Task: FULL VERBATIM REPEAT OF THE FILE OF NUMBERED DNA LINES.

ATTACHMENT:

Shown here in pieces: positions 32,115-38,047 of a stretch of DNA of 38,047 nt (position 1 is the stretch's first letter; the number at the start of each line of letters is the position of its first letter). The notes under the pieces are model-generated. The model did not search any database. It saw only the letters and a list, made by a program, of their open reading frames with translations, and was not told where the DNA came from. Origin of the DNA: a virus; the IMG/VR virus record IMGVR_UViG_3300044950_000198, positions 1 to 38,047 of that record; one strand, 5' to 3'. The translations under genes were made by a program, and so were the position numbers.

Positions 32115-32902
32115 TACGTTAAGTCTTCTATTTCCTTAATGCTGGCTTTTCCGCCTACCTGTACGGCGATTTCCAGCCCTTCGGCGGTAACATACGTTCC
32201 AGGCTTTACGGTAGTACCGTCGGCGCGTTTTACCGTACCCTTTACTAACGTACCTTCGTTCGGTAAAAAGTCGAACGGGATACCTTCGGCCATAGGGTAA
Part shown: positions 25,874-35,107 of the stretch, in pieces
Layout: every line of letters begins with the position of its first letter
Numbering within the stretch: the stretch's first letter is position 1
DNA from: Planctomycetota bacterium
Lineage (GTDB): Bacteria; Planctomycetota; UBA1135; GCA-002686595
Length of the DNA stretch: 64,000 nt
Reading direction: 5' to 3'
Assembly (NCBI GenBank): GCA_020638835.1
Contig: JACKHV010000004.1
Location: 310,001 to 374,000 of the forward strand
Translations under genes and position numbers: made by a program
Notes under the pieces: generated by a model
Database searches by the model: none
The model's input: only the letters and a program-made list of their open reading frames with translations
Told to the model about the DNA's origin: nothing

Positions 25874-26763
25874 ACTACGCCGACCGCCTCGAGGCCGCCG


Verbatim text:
Shown here in pieces: positions 32,115-38,047 of a stretch of DNA of 38,047 nt (position 1 is the stretch's first letter; the number at the start of each line of letters is the position of its first letter). The notes under the pieces are model-generated. The model did not search any database. It saw only the letters and a list, made by a program, of their open reading frames with translations, and was not told where the DNA came from. Origin of the DNA: a virus; the IMG/VR virus record IMGVR_UViG_3300044950_000198, positions 1 to 38,047 of that record; one strand, 5' to 3'. The translations under genes were made by a program, and so were the position numbers.

Positions 32115-32902
32115 TACGTTAAGTCTTCTATTTCCTTAATGCTGGCTTTTCCGCCTACCTGTACGGCGATTTCCAGCCCTTCGGCGGTAACATACGTTCC
32201 AGGCTTTACGGTAGTACCGTCGGCGCGTTTTACCGTACCCTTTACTAACGTACCTTCGTTCGGTAAAAAGTCGAACGGGATACCTTCGGCCATAGGGTAA
Part shown: positions 25,874-35,107 of the stretch, in pieces
Layout: every line of letters begins with the position of its first letter
Numbering within the stretch: the stretch's first letter is position 1
DNA from: Planctomycetota bacterium
Lineage (GTDB): Bacteria; Planctomycetota; UBA1135; GCA-002686595
Length of the DNA stretch: 64,000 nt
Reading direction: 5' to 3'
Assembly (NCBI GenBank): GCA_020638835.1
Contig: JACKHV010000004.1
Location: 310,001 to 374,000 of the forward strand
Translations under genes and position numbers: made by a program
Notes under the pieces: generated by a model
Database searches by the model: none
The model's input: only the letters and a program-made list of their open reading frames with translations
Told to the model about the DNA's origin: nothing

Positions 25874-26763
25874 ACTACGCCGACCGCCTCGAGGCCGCCG